Drew Sofflet

Drew Stofflet

Bright whistling echoes of the end of summer’s spark. Cinnamon and pine cones hold those low beams of the sinking sun, with a promise of winter’s warmth, the comfort of a warm drink and a provocative, crackling fire.

As summer fades into our collective consciousness and (a potentially short) fall beckons the sharp end of the seasonal cycle, we can count on the mountain wines of the Italian Dolomiti to guide us in spirit.

Like an alpinist choosing the direttissimo to the summit spire, go straight to the heart of the matter with the wines of Pojer & Sandri. This standout winery in Faedo on the east side of the canyon-like sub-alpine valley of the Adige River was founded in 1975 by best friends and business partners Mario Pojer and Fiorentino Sandri.

They farm Chris Davenport — steep slopes that defy gravity in Trentino-Alto Adige, and since their outset, have eschewed a growing trend toward international styles of wine. Instead, they have worked to protect and revive production of ancient local grapes and styles. For example, they produce wines in the IGT category (no official DOC or DOCG status), which reflect the lasting characteristics of this region, partly by use of stainless steel tanks, and also by not allowing these wines into or secondary malo-lactic fermentation, where they can soften or expand.

Further innovation includes a technique for washing grape clusters with nitrogen to instill cleanliness and freshness.

This respect for the environment and tradition of Trentino-Alto Adige has placed Pojer & Sandri’s wines in a class of their own: They are seen as the area’s finest examples, both unique and ironically, trendsetting in their own way for their old world persistence.

vIn one more bit of irony, they have an extensive, high quality vinegar production program, which others in the wine industry may deem part of an inferior operation. To the same respect for tradition, Pojer & Sandri is only adding to the deep German/Austrian culinary culture at hand in this region. Think sausages!

Pojer & Sandri’s wines are fittingly adorned with magical labels that speak of a journey as well as a marriage of art and wine. Fifteenth century German artist Albrecht Dürer once passed through the region en route to Venice. At the time, due to the continual flooding of the Adige river, the roads were set at high altitude and on his way to Venice (now the European E5 route) Dürer passed through Faedo, stopping in the area and capturing the landscapes with his watercolors. A great exponent of the German Renaissance, according to Sandri, “Dürer’s works have become a matter of study for our labels. We dreamed of a wine that speaks of purity and we were able to find the right garment for a genuine, innovative and autochthonous product.” Yet another mark of authenticity for these wines. The IGT bottles of Müller Thurgau, chardonnay, sauvignon (blanc), (gewurz) traminer, pinot nero, Bianco Faye and Rosso Faye carry Dürer’s image of a bagpiper; the sparkling wines (including a lemonade-y “Pet-Nat”) are adorned with cavorting farmers, and the reserve wines (oaked-aged cabernet, cab franc and merlot in the Bordeaux-style, and a December-harvested noble-rot dessert wine) have special individual water color labels.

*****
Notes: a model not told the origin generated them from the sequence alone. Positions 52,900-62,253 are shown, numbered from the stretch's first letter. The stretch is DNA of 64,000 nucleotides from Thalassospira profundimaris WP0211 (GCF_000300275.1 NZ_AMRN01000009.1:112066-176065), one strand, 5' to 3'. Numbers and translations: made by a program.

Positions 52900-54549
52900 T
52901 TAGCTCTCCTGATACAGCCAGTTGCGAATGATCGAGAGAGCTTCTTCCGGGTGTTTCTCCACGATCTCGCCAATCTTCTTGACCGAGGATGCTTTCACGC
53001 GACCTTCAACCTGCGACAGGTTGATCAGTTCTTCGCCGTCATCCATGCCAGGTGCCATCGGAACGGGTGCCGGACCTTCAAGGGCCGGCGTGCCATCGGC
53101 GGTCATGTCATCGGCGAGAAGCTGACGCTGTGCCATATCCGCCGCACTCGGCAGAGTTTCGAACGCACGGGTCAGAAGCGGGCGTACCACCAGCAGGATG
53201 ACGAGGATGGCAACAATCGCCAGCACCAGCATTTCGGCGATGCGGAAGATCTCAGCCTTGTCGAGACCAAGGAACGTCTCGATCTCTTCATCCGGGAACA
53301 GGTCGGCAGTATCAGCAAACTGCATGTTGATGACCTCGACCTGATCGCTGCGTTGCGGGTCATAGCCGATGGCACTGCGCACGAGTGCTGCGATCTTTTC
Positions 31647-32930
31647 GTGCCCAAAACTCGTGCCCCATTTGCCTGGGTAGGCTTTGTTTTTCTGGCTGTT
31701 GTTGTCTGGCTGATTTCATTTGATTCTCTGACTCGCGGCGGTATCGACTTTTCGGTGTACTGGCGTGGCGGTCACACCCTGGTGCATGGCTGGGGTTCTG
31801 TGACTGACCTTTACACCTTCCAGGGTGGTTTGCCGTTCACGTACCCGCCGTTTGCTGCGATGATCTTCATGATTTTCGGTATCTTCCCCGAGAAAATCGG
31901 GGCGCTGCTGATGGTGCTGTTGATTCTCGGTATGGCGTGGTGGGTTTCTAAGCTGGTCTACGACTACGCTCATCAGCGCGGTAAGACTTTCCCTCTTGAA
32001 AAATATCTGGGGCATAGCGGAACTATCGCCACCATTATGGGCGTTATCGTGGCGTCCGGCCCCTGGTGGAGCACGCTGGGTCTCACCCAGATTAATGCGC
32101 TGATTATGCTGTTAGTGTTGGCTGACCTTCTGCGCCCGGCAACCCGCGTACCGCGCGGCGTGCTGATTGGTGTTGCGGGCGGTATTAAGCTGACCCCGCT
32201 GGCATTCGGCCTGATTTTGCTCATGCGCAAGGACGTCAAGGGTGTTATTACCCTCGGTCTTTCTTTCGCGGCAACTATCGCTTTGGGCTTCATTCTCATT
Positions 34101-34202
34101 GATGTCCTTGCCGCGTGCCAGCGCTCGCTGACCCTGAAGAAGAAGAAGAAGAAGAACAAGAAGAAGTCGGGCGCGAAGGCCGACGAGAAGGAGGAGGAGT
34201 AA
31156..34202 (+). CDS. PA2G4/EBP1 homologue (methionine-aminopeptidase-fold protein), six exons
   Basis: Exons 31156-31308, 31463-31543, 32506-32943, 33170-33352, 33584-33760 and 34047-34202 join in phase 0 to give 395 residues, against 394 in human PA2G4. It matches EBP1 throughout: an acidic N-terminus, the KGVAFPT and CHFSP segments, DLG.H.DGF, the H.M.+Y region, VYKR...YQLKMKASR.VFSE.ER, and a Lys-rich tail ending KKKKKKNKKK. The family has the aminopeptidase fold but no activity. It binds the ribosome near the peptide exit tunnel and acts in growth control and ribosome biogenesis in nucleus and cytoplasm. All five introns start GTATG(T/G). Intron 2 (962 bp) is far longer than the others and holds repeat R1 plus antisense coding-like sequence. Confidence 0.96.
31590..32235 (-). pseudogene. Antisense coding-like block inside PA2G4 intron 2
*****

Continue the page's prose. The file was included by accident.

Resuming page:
Last week I cracked open a Pojer & Sandri Sauvignon IGT Vigneti delle Dolomiti 2016 and a Pojer & Sandri Pinot Nero IGT Vigneti delle Dolomiti 2015, much to my delight. While I could write an entire column on the virtues of the sauvignon, suffice to say, minerality rules. The wine is bright, fresh, whistling and crisp, as I alluded to in the first lines of this piece. Grapefruit, pear, spice, gentle weight, minimal texture, brioche hints and brilliant vibrato of acidity all lead to a deft plushness--the end of summer spark. A delicate rainflower blossom, fleshy peach, wild strawberry wonder of salt and gravel. Shimmering, wat’ry and wet stone, illuminated blue-green-yellow in the glass by the low-bent golden sunbeams of early fall.

Corn, chard and red potato fritters with fresh greens, jalapeño yogurt and a cayenne dusting caused the sauvignon to stand at attention.

The pinot nero (Italian pinot noir) was also bright and crisp, while pomegranate-ly silken in the same ethereally textural vein as the sauvignon. This light red wine is herbal, dark-cherried and lightly astringent, and with the same elegant old world brilliance. Red licorice drips with the finishing acidity, gentle tannins and rose petal on the wing, dancing with cinnamon and pine cones. It is sensuous and quietly ballistic, kind of like fall.

What a great time of year to be exploring. Get out there!

Cheers, remember, wine reveals truth.

Drew Stofflet lives in Carbondale. Correspond with him at drew.stofflet@gmail.com